Having lighter team obligations and time away from basketball makes it easier to go back to the game refreshed. The mental edge will make the Warriors more powerful.

@rj1975 Is there reporter protocol at the post game press conferences? #AskKerith

Postgame is the place for questions that react to what happened in the game and how those things might fit into larger team storylines or NBA history. The people facilitating the press conference ask reporters to say their name and workplace before asking their question.

@MLEco2h2o When do we finally get a WNBA team in the Bay Area?

I don’t know exactly when, but it’s something Joe Lacob is thinking about. Last March, Lacob said he believes a Bay Area WNBA team would be successful and he’s open to exploring the possibility.

According to this 2017 report, timing is important ... as in, when Chase Center is completed. That’s soon!

And for the folks who don’t know, the WNBA regular season starts today! Read the major storylines on Swish Appeal and High Post Hoops.

High Five

Congratulations to the Warriors for collecting some honors. Draymond and Klay made the NBA’s All-Defensive Team as second-team selections. Additional kudos go to Steph Curry for making the All-NBA First Team, and to KD for making the second team.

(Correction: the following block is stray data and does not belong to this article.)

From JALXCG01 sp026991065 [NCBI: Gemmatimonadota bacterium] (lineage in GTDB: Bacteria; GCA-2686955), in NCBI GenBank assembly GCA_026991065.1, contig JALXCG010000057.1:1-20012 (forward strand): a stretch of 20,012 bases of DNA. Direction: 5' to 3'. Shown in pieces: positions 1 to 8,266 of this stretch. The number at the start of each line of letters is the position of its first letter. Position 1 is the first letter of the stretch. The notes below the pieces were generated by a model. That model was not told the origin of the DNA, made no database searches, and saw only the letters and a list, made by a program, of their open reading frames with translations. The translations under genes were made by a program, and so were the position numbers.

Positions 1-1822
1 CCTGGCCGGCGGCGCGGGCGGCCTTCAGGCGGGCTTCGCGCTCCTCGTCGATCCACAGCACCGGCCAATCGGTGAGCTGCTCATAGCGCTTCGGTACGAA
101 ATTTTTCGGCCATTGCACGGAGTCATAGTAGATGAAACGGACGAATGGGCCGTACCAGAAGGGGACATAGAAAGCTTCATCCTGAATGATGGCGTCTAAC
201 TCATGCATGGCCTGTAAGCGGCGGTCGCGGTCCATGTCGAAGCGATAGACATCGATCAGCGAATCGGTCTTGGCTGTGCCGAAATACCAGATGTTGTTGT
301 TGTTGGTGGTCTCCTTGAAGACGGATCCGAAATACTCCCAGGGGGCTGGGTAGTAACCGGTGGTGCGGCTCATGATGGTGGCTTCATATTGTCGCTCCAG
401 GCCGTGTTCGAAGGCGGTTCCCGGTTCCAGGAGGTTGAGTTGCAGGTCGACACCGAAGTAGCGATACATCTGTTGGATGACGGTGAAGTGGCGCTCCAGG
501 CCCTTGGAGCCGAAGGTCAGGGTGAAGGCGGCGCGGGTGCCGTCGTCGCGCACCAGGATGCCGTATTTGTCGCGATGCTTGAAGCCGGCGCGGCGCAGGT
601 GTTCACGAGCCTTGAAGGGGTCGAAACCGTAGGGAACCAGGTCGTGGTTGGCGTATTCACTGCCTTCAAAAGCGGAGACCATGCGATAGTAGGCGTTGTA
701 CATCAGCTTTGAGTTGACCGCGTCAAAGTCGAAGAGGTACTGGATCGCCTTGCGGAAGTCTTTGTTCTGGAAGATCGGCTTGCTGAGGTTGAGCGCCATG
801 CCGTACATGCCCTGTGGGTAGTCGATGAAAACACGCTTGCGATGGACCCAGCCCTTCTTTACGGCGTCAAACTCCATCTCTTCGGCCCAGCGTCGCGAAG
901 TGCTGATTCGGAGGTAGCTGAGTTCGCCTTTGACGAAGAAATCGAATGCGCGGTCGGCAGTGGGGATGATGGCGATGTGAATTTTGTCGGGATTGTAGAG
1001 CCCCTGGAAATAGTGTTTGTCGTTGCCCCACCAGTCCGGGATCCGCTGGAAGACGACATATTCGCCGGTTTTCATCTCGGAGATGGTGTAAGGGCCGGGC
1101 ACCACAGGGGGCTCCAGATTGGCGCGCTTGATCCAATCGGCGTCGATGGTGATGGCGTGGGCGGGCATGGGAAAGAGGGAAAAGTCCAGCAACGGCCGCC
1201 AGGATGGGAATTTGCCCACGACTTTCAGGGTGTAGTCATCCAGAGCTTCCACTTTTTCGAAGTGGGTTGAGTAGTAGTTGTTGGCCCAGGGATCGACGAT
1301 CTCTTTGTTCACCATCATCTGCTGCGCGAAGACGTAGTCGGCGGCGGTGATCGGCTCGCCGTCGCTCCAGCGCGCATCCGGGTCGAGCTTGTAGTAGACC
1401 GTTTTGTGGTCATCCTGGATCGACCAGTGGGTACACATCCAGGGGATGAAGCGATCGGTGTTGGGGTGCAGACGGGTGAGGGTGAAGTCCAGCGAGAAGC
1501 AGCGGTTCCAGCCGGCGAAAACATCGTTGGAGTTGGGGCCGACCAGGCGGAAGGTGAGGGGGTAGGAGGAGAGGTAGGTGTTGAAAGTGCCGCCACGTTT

Klay was perturbed he wasn’t an All-NBA selection, and he wondered aloud, “Do I think there are that many guards in the league better than me? Nope.”

Warriors Outsider Drew Shiller detailed why Klay will miss out on millions of dollars because he wasn’t picked for this All-NBA team. But in typically Klay fashion, he declared what makes him feel better: “Rings.”

Follow Kerith on Twitter @KerithBurke and on Instagram @warriorskerith, and, of course, watch her on NBC Sports Bay Area’s Warriors coverage all season.

Bob Myers explains what attracted Warriors to D'Angelo Russell trade

Bob Myers explains what attracted Warriors to D'Angelo Russell trade

The Warriors were about to lose Kevin Durant for nothing in free agency this summer. Then general manager Bob Myers pivoted and pulled out a sign-and-trade to acquire All-Star point guard D'Angelo Russell from the Brooklyn Nets for Durant.

The move caught many by surprise and led to speculation that the Warriors only acquired Russell with the intention of flipping him for other assets.

Myers recently rejected the idea that the Warriors took Russell just to trade him, and this week, he talked to The Athletic's Tim Kawakami about going into his free agency meeting with Durant, and his mindset once KD told him he was leaving Golden State.

"From that point on, the motivation going in and leaving, obviously leaving, I left with a certainty that [Durant] wasn't coming back," Myers said on The TK Show. "Going in, my job, our job as a front office, is to prepare for what if Kevin does come back and what if Kevin doesn't come back. It wasn't necessarily an immediate pivot to D'Angelo.